Tag Archives: Lucky Generals

Nice one.

Nice isn’t a word you encounter much in advertising these days.  (Apart from when someone asks you the best airport for Cannes).  It feels rather old fashioned.  A bit vanilla.  Damning with faint praise, perhaps.

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Say No to Dogshit Data

I hate meetings.  By definition, they get in the way of doing work.

The meetings I hate most are presentations.  They’re an inherently one-sided method of communication, rather than a conversation.

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Merry Christmas!

While most of us are enjoying a Summer of sport, planning hols in hot climes or drinking Pimms, some of us are thinking of Christmas.

If you work on a retail account, a tech brand or a fashion label, chances are that your festive campaign planning is now in full swing.  In fact, as the nights are now drawing in, it’s quite possible that your creative work as has already been produced and is just being adjusted for the correct level of tinsel.

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How to deal with a Twitterstorm – an eyewitness account

I don’t know about you, but we’ve had quite a weekend at Lucky Generals.

On Saturday, thousands of people on Twitter were calling us every name under the sun (mostly beginning with “c”); hoping we’d contract various illnesses (chlamydia was one of the nicer ones); and generally offering to kill us (stabbing, shooting and burning seemed to be the favoured methodologies).  Then on Sunday, our timelines were equally full of people calling for us to receive payrises, promotions and knighthoods (sadly, none of which have been forthcoming, as of yet…).

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The Trust Trap strikes again

Last week, we were treated to another one of those surveys, listing Britain’s most trusted brands.  This time, the top 3 positions were held by the AA, the Post Office and Boots.  All famous names, to be sure, and all companies full of integrity.  So no doubt we should congratulate them for this momentous achievement.  But perhaps our praise should be somewhat muted.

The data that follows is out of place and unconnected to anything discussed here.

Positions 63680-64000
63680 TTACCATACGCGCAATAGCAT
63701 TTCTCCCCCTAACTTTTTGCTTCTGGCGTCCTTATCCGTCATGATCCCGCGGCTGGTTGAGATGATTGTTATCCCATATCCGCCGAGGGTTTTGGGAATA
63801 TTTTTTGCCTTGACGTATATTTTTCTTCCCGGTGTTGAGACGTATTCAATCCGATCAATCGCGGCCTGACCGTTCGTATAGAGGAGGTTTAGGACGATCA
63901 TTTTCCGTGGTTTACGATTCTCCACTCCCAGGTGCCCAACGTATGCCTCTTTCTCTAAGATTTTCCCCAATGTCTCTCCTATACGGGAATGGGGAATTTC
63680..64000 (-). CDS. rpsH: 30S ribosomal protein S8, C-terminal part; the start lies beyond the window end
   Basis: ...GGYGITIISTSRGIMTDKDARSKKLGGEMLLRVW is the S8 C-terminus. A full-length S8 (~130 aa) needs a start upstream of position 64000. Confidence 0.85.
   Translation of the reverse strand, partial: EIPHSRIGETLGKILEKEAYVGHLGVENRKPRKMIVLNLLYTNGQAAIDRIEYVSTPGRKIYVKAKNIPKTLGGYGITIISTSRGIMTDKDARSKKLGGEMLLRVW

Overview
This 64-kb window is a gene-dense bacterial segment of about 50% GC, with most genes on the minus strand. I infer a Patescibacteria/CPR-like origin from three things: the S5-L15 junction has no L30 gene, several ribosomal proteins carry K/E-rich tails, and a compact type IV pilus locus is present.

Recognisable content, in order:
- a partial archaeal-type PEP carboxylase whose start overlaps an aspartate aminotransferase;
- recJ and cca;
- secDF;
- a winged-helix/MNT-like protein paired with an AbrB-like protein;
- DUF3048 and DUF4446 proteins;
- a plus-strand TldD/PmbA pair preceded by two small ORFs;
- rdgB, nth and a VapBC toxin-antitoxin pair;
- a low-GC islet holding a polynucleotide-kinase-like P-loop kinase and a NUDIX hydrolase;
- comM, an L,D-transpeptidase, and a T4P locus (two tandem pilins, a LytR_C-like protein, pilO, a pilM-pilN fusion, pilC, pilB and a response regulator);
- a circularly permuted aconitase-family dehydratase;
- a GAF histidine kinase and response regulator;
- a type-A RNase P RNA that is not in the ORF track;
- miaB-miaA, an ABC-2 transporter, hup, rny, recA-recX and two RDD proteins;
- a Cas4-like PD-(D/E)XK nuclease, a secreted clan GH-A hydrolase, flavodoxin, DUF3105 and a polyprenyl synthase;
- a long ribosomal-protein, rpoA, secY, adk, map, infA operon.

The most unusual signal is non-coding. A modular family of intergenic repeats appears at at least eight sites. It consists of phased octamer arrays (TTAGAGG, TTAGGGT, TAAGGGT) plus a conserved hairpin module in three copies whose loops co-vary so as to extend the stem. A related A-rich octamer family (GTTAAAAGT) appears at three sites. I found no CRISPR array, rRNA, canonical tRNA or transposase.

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A principled view on creative awards

Creative Circle was last night, marking the start of the awards season.

Now, it’s fair to say that there are two camps, when it comes to industry prizes.

There are those who dismiss them as irrelevant symbols of self-aggrandisement, on the part of a shamefully narcissistic and pitifully needy sector.  This camp points to the money that is lavished on entries and dinners; the invidious growth of consultants; the arbitrary nature of league tables; the out-moded use of silo-specific categories; and the lack of connection, usually, with what actually works.

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May you swell like a swan

I don’t know about you but my favourite discovery of the festive season was Photoperiodic Gonadal Recrudescence.  As you probably already know, this is the phenomenon (and for once the word is deserved ) whereby birds’ testes swell gigantically, in line with the longer daylight hours that we experience from December 21st, eventually reaching a mind boggling 1000 times their usual size, during the breeding season.

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A brief rant

There are only 370 words in the Hippocratic Oath.

Just 272 in the Gettysburg Address (first delivered 150 years today).

And a mere 112 in Shakespeare’s Sonnet 18.

It seems that it’s possible to capture Life, Liberty and Love in less than one page.

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What the Daily Mail can teach us about humanity

How Adland would have broken Breaking Bad

Everybody’s talking about Breaking Bad.  (Or not talking about it if, like me, you’re a couple of episodes behind and don’t want to know what happened in last night’s grand finale).   The show has been sold to 170 countries and is one of the top 20 phrases searched for on Google.  It even prompted shops in Albuquerque to sell blue bath salts, in homage to the programme’s iconic crystal meth.

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